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Bad Words and Good Samaritans: Defamatory Speech in Cyberspace
Unformatted Document Text:  5 Prodigy in 1991, denied authorship of the postings. Since the messages were posted anonymously through a valid account, Prodigy found itself party to one of the first legal actions brought against a provider for defamatory speech posted on a computer bulletin board. In an effort to expedite settlement on a $200 million claim for damages, counsel for Stratton Oakmont hastily moved for partial summary judgment on the question of whether Prodigy was a publisher, and thus liable for defamatory speech. If Prodigy was a publisher, Stratton Oakmont reasoned they would have a strong claim for damages. Conversely, if Prodigy was merely a distributor, Stratton Oakmont knew it would have a weak case since Prodigy could persuasively argue that it had no prior knowledge of the defamatory postings. Much to the surprise of many legal commentators (see, for example, Haddad, 1995; Walker, 1995, Zitner, 1995), acting New York State Supreme Court Justice Stuart Ain decided that Prodigy was not a distributor. Since Prodigy used software to prescreen postings for obscenities and racial slurs, and because Prodigy had previously claimed to be a “family-oriented computer network,” Ain held that Prodigy was exercising editorial control and could, therefore, be sued as the publisher of a defamatory posting. In the months following Ain’s ruling, Prodigy successfully negotiated a settlement with Stratton Oakmont based largely on the following public apology: “Prodigy is sorry if the offensive statements concerning Stratton and Mr. Porush, which were posted on Prodigy’s Money Talk bulletin board by an unauthorized and unidentified individual, in any way caused injury to their reputation” (Lewis, 1995). As part of the settlement that produced the apology, Stratton Oakmont did not contest Prodigy’s appeal of Judge Ain’s earlier decision. Having settled the defamation claim, Prodigy then asked Judge Ain to reconsider his holding that Prodigy was a publisher. The judge refused, reasoning his original holding was especially compelling as “this is a developing area of the law (in which it appears that the law has thus far

Authors: Herbeck, Dale.
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Prodigy in 1991, denied authorship of the postings. Since the messages were posted
anonymously through a valid account, Prodigy found itself party to one of the first legal actions
brought against a provider for defamatory speech posted on a computer bulletin board.
In an effort to expedite settlement on a $200 million claim for damages, counsel for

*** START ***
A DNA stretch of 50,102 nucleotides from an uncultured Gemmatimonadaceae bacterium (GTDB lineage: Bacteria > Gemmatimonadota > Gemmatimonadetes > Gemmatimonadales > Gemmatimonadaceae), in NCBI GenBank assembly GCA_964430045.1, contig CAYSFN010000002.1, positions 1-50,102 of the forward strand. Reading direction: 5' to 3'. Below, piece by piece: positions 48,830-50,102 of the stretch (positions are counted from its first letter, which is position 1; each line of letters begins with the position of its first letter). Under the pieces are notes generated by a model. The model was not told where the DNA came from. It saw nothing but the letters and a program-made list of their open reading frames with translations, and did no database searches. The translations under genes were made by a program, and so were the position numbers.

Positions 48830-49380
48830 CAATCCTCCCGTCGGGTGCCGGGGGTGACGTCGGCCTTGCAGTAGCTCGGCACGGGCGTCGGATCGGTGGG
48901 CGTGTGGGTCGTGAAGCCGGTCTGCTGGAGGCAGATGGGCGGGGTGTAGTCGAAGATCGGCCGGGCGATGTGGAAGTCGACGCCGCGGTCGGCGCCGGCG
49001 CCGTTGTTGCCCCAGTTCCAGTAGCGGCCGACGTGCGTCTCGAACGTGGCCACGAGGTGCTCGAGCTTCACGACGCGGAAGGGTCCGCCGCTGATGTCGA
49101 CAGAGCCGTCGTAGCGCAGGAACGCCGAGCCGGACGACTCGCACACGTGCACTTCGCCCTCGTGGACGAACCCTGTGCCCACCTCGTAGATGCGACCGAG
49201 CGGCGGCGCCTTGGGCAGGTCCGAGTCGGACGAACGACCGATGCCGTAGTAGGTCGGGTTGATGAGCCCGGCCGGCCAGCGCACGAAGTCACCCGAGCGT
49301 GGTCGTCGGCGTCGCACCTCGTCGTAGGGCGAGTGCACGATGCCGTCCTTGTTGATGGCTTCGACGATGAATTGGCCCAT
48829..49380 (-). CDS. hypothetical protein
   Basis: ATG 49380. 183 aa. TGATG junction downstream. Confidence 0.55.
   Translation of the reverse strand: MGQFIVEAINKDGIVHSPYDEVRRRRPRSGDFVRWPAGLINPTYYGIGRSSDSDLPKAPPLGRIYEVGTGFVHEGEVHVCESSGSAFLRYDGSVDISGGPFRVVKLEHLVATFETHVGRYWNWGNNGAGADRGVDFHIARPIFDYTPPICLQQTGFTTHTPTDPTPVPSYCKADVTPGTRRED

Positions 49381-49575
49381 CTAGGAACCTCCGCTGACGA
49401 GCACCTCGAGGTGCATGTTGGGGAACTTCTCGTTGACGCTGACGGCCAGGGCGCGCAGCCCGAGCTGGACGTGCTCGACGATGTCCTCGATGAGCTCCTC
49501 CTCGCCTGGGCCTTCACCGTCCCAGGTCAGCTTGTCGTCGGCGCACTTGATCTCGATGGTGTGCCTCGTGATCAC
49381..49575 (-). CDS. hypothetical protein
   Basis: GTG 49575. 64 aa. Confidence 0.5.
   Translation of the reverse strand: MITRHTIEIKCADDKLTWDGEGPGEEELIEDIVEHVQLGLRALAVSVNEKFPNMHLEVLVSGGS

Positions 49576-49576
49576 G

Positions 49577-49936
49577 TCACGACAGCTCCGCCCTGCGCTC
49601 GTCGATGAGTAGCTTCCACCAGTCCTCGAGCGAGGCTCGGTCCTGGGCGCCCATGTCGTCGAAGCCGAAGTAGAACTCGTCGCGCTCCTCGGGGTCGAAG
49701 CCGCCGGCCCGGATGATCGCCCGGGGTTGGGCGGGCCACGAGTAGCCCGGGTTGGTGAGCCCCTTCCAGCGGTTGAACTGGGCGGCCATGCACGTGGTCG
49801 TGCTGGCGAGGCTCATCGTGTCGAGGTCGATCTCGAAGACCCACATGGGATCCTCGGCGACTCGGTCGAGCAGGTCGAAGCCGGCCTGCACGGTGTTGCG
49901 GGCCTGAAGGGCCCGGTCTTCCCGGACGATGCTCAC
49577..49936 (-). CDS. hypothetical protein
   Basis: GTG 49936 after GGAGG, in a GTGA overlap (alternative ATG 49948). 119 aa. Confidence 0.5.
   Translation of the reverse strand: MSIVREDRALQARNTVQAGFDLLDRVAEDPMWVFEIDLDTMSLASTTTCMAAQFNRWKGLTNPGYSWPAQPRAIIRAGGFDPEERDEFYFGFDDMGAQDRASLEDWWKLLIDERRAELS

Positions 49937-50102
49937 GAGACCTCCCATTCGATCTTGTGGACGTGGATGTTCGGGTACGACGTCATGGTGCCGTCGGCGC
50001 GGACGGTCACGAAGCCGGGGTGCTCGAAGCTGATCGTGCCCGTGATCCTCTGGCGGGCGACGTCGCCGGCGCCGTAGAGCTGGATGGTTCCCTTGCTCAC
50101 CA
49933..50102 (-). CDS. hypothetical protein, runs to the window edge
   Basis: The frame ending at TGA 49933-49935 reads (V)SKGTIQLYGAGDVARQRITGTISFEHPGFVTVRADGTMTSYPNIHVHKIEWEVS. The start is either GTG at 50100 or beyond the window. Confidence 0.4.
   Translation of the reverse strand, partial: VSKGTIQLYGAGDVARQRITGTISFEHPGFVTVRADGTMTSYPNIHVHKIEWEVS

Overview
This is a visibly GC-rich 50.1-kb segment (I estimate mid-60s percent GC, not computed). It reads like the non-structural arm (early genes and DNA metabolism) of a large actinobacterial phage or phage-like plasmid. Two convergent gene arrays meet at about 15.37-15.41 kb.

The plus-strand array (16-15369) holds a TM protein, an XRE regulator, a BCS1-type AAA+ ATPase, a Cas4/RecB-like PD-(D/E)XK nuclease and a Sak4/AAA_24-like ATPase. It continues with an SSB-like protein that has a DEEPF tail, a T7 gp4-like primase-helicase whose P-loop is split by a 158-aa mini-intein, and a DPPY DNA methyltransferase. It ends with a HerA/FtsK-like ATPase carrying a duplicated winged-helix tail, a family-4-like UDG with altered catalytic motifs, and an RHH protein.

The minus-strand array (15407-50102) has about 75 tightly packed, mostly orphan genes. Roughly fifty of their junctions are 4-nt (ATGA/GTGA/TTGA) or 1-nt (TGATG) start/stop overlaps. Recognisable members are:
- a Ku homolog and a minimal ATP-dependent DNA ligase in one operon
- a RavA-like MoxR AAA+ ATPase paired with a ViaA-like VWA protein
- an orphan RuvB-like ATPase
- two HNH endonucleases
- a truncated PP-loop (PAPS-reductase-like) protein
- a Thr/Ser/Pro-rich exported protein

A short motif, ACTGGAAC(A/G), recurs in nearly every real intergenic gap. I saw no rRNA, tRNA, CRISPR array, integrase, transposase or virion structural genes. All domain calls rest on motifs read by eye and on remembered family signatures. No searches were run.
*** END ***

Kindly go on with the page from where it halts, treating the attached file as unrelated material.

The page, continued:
Stratton Oakmont hastily moved for partial summary judgment on the question of whether
Prodigy was a publisher, and thus liable for defamatory speech. If Prodigy was a publisher,
Stratton Oakmont reasoned they would have a strong claim for damages. Conversely, if Prodigy
was merely a distributor, Stratton Oakmont knew it would have a weak case since Prodigy could
persuasively argue that it had no prior knowledge of the defamatory postings. Much to the
surprise of many legal commentators (see, for example, Haddad, 1995; Walker, 1995, Zitner,
1995), acting New York State Supreme Court Justice Stuart Ain decided that Prodigy was not a
distributor. Since Prodigy used software to prescreen postings for obscenities and racial slurs,
and because Prodigy had previously claimed to be a “family-oriented computer network,” Ain
held that Prodigy was exercising editorial control and could, therefore, be sued as the publisher
of a defamatory posting.
In the months following Ain’s ruling, Prodigy successfully negotiated a settlement with
Stratton Oakmont based largely on the following public apology: “Prodigy is sorry if the
offensive statements concerning Stratton and Mr. Porush, which were posted on Prodigy’s
Money Talk bulletin board by an unauthorized and unidentified individual, in any way caused
injury to their reputation” (Lewis, 1995). As part of the settlement that produced the apology,
Stratton Oakmont did not contest Prodigy’s appeal of Judge Ain’s earlier decision. Having
settled the defamation claim, Prodigy then asked Judge Ain to reconsider his holding that
Prodigy was a publisher. The judge refused, reasoning his original holding was especially
compelling as “this is a developing area of the law (in which it appears that the law has thus far


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